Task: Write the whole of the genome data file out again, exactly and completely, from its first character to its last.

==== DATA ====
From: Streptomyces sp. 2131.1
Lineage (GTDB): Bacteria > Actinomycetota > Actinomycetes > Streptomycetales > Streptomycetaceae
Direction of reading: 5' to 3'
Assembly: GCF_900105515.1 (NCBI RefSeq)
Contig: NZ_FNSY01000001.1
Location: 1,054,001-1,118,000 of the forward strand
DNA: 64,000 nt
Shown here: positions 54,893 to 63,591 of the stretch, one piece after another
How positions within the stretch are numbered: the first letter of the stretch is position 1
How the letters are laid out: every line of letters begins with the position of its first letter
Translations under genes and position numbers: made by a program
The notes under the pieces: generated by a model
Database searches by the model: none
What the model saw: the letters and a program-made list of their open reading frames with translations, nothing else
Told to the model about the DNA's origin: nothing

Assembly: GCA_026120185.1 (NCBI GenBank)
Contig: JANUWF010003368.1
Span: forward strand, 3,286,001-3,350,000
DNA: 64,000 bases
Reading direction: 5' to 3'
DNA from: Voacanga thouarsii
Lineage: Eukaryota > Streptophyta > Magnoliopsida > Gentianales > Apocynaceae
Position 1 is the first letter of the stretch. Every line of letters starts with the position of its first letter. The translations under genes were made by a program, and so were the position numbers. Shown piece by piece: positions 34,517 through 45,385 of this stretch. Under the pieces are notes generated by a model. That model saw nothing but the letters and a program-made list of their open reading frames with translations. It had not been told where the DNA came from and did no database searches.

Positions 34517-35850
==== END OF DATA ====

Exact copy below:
From: Streptomyces sp. 2131.1
Lineage (GTDB): Bacteria > Actinomycetota > Actinomycetes > Streptomycetales > Streptomycetaceae
Direction of reading: 5' to 3'
Assembly: GCF_900105515.1 (NCBI RefSeq)
Contig: NZ_FNSY01000001.1
Location: 1,054,001-1,118,000 of the forward strand
DNA: 64,000 nt
Shown here: positions 54,893 to 63,591 of the stretch, one piece after another
How positions within the stretch are numbered: the first letter of the stretch is position 1
How the letters are laid out: every line of letters begins with the position of its first letter
Translations under genes and position numbers: made by a program
The notes under the pieces: generated by a model
Database searches by the model: none
What the model saw: the letters and a program-made list of their open reading frames with translations, nothing else
Told to the model about the DNA's origin: nothing

Assembly: GCA_026120185.1 (NCBI GenBank)
Contig: JANUWF010003368.1
Span: forward strand, 3,286,001-3,350,000
DNA: 64,000 bases
Reading direction: 5' to 3'
DNA from: Voacanga thouarsii
Lineage: Eukaryota > Streptophyta > Magnoliopsida > Gentianales > Apocynaceae
Position 1 is the first letter of the stretch. Every line of letters starts with the position of its first letter. The translations under genes were made by a program, and so were the position numbers. Shown piece by piece: positions 34,517 through 45,385 of this stretch. Under the pieces are notes generated by a model. That model saw nothing but the letters and a program-made list of their open reading frames with translations. It had not been told where the DNA came from and did no database searches.

Positions 34517-35850